The second layer of the film is the characters ' personal relationships. And here not everything is clear. The viewer does not admire either the cold relationship of a rich family, or some careless relationship of a poor family. “But how? After all, all the members of the Kim family helped each other to work for the Paks” I would argue here, it seems to me that this showed more of the family's desire to survive, and together it is easier to do it. Again, the comparison with parasites: where one appeared, the rest will soon appear. Can we talk about warm feelings between parasites here? Unlikely. More like a mutually beneficial cohabitation. Even the family idyll of the Paks smacks of falsity. Madame and Mr. Park act like sophisticated people who don't want to admit what they think is inappropriate. But in the dark, in each other's arms, they both voice something that would have seemed low and disgusting to them just a short time ago. Their daughter, under the guise of lessons, begins an affair with each new teacher ( and the same repeated phrase of the cavaliers “we are serious”, clearly indicating that this is not so). And a little son that no one listens to or wants to understand. Several times he seems to give his parents a chance to prevent a tragedy(he talks about smells, translates the message in Morse code), but the parents are deaf and blind to the attitude of their child.�

    In short, the director tells us that in a rich family not everything is fine, that in a poor one: although people are socially in different places, but in the family the situation is no better for anyone.

    The third layer, I would call the symbolism layer. This film can not be taken literally, the violation of everyday logic is possible (on the verge of absurdism) precisely in order to focus on ideas. There are a lot of things here: the basement with the poor couple (the Kims see essentially their own reflection), and the “basement” smell from the workers, which is easier for the Paks to ignore and cover their nose with pictures than to change anything, and the stone that brings good luck, which the poor son saves in time for the flood, and the constant theme of the game of Indians, Behind each image there is some thought, or even several. This is interesting to dig into, and this is what makes a movie worthy of an award.�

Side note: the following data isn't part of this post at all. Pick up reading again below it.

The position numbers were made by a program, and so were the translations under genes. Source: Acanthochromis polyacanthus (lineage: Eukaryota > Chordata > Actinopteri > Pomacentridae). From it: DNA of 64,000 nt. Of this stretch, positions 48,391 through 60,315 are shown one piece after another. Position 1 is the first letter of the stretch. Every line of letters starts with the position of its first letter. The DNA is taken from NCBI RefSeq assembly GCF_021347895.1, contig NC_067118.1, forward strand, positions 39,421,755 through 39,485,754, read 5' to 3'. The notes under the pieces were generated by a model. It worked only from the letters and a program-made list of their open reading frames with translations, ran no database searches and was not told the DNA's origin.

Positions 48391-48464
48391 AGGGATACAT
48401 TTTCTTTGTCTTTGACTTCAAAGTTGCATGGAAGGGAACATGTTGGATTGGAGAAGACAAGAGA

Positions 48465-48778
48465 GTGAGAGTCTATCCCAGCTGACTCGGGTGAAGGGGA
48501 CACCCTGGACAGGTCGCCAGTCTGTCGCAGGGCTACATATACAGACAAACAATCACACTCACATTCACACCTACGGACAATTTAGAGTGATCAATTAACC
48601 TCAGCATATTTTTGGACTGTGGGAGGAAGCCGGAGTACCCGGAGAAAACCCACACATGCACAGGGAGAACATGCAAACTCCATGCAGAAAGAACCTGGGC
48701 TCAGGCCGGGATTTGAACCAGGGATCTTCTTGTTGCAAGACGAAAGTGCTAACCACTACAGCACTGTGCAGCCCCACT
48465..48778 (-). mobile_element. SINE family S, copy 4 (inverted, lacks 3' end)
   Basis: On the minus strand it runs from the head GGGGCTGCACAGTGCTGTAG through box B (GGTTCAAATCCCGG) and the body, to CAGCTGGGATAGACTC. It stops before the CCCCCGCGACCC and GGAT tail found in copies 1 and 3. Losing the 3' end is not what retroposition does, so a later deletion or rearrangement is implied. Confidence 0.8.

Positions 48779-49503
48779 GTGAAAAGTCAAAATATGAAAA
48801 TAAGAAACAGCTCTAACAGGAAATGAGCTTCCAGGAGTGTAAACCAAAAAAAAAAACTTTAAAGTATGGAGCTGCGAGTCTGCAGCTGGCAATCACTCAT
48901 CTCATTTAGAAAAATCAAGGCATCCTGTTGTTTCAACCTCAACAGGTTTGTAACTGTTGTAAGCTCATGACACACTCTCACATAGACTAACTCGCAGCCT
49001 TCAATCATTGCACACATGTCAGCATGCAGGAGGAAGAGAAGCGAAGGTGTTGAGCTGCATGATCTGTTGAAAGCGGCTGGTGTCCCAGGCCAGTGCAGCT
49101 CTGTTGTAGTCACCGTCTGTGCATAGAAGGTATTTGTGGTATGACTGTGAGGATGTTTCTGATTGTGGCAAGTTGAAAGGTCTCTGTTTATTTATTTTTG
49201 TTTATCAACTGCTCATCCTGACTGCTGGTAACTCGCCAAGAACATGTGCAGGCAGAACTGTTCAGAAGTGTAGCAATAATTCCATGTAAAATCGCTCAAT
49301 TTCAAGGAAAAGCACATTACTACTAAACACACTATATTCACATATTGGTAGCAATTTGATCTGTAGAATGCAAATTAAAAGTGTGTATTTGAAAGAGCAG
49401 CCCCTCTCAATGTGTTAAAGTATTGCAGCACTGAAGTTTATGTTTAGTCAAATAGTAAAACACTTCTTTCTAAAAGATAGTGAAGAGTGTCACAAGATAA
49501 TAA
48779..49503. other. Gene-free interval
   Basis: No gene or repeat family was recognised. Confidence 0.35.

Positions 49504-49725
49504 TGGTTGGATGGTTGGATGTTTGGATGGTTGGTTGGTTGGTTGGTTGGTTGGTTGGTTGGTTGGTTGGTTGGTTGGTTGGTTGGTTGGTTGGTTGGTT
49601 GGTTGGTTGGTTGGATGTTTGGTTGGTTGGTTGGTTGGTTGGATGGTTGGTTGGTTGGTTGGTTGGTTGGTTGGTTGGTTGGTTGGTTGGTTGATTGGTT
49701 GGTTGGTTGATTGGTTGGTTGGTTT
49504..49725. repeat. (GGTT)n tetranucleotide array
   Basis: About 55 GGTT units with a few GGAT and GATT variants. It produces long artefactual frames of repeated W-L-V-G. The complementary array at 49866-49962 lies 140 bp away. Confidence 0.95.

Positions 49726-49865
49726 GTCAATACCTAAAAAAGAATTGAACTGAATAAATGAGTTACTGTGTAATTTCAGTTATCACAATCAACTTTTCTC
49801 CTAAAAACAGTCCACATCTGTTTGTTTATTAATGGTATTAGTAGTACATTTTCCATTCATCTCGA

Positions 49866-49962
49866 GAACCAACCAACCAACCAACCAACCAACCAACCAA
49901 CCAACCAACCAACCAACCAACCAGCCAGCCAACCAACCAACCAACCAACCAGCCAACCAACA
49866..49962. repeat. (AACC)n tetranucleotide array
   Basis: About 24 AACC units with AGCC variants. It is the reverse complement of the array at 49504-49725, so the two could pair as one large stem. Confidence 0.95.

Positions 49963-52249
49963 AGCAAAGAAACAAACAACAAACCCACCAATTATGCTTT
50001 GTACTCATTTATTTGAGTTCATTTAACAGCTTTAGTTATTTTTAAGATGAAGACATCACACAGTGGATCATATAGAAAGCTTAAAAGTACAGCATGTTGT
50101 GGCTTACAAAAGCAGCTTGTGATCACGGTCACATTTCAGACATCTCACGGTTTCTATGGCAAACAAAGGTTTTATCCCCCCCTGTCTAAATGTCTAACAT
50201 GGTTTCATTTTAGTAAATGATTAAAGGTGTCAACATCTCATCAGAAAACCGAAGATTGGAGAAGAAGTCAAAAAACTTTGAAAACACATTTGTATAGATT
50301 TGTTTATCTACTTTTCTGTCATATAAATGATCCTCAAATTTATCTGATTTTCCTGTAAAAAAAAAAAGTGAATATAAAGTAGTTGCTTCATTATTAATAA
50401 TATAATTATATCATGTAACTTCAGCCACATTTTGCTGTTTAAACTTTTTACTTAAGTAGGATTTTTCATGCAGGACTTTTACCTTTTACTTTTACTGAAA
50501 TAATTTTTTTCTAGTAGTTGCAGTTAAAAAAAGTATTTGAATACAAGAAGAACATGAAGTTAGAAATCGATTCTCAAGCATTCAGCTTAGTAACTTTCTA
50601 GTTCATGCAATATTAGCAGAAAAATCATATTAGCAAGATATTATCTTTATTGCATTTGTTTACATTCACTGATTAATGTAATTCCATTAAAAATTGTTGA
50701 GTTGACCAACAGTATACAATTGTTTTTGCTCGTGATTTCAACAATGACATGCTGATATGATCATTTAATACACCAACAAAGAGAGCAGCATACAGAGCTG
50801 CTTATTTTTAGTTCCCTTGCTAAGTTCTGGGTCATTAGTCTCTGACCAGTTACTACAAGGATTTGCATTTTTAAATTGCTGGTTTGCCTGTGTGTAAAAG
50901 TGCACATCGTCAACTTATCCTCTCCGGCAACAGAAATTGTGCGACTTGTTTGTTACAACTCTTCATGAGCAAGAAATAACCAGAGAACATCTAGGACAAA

Fourth layer, visual solutions. Here you can write another essay, so I will rather describe my favorite frame. Like the Kims ' daughter blowing lint off a peach tree in the sun. How much in this frame is the understanding of their imminent victory, hopes for a bright future, and the grace of cunning.�

    Of course, the scene of Mr. Park's murder is like a cherry on top of the director's ideas. Even killing on your own lawn can't stop you from reveling in the basement smell of poverty. In the way he covers his nose, there is already a reflexive disdain for all people, like the Kim family. Which is the last straw.�

    And a lovely open end. Whether Kim's son was able to carry out his plan, or whether it remained the desperate dream of the poor guy from the basement, is up to the viewer to decide.�

    The director laughed at this society. He ridiculed both prim wealth and nimble poverty. It was either a parable or a caricature. Wi-Fi in the toilet, a madman worshipping a businessman, a cake in the face of a murderer, laughter after a tragedy.

    Some films are simply forbidden to be taken too literally. Sometimes you just need to trust the director, and try to look beyond the strange or even absurd events of the film.

    In general, I would advise you to get acquainted with Korean and Chinese films. Asian cinema is very original and thus attracts attention. Start with the classics that have already become classics – “Oldboy “(South Korea, 2003),” Love Mood “(China, Hong Kong, 2000),” Hero ” (China, Hong Kong, 2002).�

    Do not be afraid of violations of everyday and familiar logic (this is still a movie, not mathematics ), give yourself up to the mood of the film. Cinema is more than a story about some events, it is first of all art, like a river, the flow of which you just need to give yourself up and see where it will lead you.

Leave a Reply